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Personal Injury 101: Answering Interrogatories

What are Interrogatories?

If you are involved in a personal injury lawsuit, you will likely be served with at least one set of interrogatories. Interrogatories are written questions from one party involved in the lawsuit to another. The party to whom the interrogatories are sent must answer the questions under penalty of perjury. 

Interrogatories contain who, what, why, where, and when questions and are used to obtain information during the discovery phase of litigation. There are two types of interrogatories:

  • Form Interrogatories. These are standardized questions, and as the name suggests, they will often appear on a form with the questions to which you must respond indicated by a checkmark.
  • Special Interrogatories. These are more tailored requests designed to elicit specific information and are often typed out in sentence form on pleading paper.

Regardless of the type of interrogatories, you must give answers that are straightforward, and as complete as possible.  To the best of your knowledge, the answers must be accurate. You will be required to verify that you are providing responses that are true and correct under penalty of perjury.  

Time Limit to Respond to Interrogatories

If you received the interrogatories by mail, you have 35 days to respond.  If they were personally delivered, your responses must be served within 30 days, unless an extension of time is granted by the party that served them. 

Objections to Interrogatories

Answering interrogatories can be complicated and tricky. You are required to provide certain information that is relevant to the case, but there is no reason to give information beyond that which is relevant and discoverable. In fact, providing too much information may end up being detrimental to your case.  Additionally, many times the interrogatories are written in such a way as to subject them to valid objections – meaning you may not have to answer them at all, as they are written. For example, the requests may be:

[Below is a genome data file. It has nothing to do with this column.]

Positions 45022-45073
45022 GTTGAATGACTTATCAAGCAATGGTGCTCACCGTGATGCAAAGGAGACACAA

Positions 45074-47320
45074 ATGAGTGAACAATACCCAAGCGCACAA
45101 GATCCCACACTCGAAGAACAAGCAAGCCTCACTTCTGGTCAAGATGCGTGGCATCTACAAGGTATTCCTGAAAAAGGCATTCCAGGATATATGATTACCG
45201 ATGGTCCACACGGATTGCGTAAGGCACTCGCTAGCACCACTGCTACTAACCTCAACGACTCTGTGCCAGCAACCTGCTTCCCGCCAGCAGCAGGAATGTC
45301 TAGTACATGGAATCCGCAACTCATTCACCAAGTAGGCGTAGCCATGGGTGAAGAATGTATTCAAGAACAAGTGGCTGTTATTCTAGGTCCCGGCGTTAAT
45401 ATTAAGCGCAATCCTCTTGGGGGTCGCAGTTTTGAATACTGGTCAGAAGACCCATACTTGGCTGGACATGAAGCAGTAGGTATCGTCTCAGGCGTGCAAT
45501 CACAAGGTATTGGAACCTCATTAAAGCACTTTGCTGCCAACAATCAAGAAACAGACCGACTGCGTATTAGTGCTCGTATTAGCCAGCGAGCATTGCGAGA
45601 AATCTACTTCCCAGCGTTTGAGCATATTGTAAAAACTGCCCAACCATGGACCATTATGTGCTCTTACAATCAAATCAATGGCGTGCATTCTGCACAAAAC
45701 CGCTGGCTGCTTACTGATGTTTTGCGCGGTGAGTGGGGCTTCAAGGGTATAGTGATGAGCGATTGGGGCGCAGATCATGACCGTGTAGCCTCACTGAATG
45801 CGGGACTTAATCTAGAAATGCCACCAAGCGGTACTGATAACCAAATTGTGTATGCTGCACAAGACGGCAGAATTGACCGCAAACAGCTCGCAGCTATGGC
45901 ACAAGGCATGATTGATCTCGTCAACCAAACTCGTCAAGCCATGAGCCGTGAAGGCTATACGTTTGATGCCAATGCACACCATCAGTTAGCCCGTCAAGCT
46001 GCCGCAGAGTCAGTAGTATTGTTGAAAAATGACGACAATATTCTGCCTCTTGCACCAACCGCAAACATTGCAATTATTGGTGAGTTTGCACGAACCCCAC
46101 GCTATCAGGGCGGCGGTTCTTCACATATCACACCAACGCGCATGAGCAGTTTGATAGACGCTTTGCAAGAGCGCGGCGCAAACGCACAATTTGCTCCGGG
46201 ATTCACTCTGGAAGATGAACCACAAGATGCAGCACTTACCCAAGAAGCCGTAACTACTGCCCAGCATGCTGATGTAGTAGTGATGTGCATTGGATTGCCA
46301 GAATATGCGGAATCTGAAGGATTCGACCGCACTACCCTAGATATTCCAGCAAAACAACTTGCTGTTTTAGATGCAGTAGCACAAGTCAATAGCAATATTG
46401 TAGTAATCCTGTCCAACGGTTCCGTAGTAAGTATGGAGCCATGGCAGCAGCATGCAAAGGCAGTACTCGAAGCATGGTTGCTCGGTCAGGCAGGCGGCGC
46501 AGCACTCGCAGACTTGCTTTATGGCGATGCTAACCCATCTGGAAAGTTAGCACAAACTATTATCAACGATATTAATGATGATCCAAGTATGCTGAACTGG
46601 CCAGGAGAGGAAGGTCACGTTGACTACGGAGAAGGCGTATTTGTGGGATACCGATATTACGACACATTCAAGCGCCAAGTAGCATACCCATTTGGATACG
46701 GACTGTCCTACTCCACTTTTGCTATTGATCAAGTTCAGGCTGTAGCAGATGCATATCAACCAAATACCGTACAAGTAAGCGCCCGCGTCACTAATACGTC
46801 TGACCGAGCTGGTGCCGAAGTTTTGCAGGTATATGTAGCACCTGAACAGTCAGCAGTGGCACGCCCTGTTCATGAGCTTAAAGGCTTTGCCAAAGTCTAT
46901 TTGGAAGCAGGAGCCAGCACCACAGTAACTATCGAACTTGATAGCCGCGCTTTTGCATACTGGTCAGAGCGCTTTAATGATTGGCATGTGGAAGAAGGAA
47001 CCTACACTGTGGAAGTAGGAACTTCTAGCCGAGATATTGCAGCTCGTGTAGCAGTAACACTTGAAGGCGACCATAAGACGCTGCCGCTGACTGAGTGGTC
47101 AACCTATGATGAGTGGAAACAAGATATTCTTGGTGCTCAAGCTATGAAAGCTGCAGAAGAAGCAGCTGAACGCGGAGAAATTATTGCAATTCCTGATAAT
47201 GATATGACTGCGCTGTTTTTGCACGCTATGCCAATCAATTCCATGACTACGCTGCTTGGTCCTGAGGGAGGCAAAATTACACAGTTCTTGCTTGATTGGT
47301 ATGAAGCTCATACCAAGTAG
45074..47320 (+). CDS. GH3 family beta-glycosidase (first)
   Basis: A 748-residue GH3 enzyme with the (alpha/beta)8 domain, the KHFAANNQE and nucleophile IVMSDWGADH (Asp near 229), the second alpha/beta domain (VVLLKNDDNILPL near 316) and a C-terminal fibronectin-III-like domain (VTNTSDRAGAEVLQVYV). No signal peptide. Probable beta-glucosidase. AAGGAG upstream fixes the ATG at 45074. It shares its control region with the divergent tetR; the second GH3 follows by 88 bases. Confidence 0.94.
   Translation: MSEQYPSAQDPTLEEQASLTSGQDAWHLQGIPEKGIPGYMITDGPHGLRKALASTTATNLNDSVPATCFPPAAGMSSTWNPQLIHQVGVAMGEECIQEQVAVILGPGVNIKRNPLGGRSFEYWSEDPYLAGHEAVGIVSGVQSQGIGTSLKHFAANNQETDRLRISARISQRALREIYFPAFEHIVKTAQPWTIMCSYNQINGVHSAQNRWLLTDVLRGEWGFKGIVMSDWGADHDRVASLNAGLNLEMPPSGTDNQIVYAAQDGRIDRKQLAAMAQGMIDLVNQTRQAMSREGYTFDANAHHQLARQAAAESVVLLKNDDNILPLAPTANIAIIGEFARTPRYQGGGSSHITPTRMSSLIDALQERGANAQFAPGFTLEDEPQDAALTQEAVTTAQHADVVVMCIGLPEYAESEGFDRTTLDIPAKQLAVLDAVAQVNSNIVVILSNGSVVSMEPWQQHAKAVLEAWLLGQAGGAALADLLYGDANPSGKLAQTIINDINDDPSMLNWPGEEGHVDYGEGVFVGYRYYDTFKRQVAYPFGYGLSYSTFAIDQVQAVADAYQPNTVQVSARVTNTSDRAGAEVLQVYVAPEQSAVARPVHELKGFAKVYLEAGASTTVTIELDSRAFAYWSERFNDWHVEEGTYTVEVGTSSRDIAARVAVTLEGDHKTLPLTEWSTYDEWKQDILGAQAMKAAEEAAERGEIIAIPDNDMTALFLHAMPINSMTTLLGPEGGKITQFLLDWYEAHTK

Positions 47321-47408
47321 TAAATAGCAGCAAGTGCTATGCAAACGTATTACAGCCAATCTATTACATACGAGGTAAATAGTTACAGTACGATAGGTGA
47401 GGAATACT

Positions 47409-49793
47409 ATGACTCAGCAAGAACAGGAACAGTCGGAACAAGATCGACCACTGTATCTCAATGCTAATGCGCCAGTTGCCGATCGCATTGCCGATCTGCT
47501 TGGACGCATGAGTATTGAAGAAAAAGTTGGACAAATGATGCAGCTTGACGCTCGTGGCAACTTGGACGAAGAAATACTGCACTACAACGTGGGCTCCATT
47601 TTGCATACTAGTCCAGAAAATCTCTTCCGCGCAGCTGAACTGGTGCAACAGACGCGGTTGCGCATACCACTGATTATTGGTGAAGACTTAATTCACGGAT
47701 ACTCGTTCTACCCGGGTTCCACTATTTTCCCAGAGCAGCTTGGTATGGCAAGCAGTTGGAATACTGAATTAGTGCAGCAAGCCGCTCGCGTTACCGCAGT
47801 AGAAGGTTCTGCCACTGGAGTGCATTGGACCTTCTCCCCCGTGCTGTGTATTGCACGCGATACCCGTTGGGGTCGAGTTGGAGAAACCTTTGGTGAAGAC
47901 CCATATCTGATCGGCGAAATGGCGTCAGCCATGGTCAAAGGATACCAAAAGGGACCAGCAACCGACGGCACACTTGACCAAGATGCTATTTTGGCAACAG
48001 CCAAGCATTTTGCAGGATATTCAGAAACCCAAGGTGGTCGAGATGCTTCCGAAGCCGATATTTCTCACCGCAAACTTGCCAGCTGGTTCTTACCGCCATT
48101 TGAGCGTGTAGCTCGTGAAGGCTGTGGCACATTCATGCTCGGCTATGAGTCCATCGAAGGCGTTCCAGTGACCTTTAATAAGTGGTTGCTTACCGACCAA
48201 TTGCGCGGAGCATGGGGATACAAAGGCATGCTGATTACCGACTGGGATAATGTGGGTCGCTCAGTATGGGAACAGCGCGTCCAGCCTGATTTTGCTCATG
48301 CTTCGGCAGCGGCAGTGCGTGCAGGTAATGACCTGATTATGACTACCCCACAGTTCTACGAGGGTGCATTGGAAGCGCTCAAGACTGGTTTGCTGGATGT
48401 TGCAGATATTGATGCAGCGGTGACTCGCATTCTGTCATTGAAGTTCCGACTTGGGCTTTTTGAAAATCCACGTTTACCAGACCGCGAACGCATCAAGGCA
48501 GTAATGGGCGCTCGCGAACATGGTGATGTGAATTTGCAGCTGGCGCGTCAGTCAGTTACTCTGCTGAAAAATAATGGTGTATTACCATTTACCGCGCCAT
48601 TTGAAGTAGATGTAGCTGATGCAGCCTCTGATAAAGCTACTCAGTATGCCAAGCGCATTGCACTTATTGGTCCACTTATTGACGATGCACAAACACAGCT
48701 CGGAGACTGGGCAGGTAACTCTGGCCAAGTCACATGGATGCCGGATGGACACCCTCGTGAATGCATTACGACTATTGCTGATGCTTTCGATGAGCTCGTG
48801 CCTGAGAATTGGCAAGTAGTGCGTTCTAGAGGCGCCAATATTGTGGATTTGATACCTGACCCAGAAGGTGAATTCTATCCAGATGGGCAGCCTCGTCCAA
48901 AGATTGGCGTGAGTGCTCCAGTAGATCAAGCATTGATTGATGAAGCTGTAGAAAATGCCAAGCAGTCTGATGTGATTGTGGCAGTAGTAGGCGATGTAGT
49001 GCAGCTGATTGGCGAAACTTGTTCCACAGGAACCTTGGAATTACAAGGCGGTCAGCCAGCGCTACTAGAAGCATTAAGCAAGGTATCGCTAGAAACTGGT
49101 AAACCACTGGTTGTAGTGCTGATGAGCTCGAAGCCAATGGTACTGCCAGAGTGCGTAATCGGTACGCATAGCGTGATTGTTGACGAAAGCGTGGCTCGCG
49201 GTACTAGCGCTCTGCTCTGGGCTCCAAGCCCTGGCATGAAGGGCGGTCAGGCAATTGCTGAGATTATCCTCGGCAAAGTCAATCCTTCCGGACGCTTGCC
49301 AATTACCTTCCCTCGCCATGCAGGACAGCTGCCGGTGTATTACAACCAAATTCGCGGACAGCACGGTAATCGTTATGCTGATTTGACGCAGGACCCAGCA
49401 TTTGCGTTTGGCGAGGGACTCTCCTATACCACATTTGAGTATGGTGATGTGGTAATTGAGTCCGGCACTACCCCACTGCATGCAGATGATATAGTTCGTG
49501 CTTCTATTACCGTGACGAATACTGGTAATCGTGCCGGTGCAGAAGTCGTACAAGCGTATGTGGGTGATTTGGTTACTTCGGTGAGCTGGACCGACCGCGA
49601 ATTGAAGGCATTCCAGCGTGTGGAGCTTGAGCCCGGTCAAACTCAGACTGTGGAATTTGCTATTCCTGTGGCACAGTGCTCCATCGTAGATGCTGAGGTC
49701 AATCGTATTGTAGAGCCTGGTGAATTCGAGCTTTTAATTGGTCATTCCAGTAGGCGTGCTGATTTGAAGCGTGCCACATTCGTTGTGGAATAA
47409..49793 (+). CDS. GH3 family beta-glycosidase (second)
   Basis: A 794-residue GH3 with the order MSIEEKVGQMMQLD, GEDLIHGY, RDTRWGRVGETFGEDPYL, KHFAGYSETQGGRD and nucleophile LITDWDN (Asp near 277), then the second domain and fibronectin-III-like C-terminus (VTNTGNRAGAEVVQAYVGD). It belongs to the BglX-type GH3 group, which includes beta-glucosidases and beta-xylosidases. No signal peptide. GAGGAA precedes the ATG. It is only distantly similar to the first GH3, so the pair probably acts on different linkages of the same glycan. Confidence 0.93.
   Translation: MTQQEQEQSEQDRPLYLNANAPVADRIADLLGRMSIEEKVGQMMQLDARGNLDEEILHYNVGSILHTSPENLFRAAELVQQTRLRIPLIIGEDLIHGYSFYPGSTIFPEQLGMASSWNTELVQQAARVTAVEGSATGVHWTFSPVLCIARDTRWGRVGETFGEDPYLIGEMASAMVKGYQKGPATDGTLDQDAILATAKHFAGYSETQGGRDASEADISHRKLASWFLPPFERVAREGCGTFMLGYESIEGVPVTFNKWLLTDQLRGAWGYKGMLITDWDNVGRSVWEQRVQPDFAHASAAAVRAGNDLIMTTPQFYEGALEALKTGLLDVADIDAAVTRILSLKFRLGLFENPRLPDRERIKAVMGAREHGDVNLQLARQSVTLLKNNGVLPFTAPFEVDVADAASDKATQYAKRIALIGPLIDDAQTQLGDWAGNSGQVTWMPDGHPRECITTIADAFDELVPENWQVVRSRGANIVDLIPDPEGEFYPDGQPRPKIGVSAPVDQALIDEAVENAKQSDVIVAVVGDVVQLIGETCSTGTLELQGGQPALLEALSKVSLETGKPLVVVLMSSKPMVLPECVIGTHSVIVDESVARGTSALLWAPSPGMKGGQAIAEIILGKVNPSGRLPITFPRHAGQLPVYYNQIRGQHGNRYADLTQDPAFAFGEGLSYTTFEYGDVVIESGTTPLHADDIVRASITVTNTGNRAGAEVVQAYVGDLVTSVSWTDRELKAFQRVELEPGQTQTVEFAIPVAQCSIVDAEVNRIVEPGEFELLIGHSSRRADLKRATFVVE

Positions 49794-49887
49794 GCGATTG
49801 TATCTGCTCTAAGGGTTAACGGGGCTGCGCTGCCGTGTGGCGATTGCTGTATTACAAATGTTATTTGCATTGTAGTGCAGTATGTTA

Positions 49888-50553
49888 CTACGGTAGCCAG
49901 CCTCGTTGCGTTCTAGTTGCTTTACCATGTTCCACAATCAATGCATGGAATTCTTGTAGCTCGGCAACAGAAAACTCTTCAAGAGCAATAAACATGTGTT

• Compound. A compound interrogatory contains more than one question. An example would be: Do you own a green or blue bicycle? In essence, this is asking two questions: whether you own a blue bicycle and whether you own a green bicycle.
  • Unintelligible. Sometimes a special interrogatory may be written so poorly that the respondent has no way of figuring out what the question is.
  • Not likely to lead to the discovery of admissible evidence. You are only required to provide answers that contain information that will be admissible evidence if the case were to go to trial. Many interrogatories request information that is outside this scope.

These are just a few examples of the types of objections to interrogatories that can be made.  There are many more. Valid objections to discovery requests are designed to protect your legal rights and your privacy. 

Because there are so many traps a person can fall into when answering interrogatories or attempting to navigate discovery requests on their own, it is good advice to seek an experienced injury lawyer to help you with the case.  

Watch the YouTube video below with tips on how to choose a trustworthy Northern California injury lawyer.

Roseville Personal Injury Lawyer 

Thanks for reading as we take a look at some of the complexities involved with litigation and discovery. My name is Ed Smith, and I have been a Roseville personal injury attorney for more than 38 years. As an advocate for injured Northern Californians with decades of experience, I urge you to reach out to my firm if you or a loved one has suffered harm as a result of the actions of a negligent party. To speak with a skilled injury lawyer and to receive compassionate, free, friendly advice, call (916) 921-6400 or toll-free at (800) 404-5400.  Alternatively, you may fill out our contact form online.

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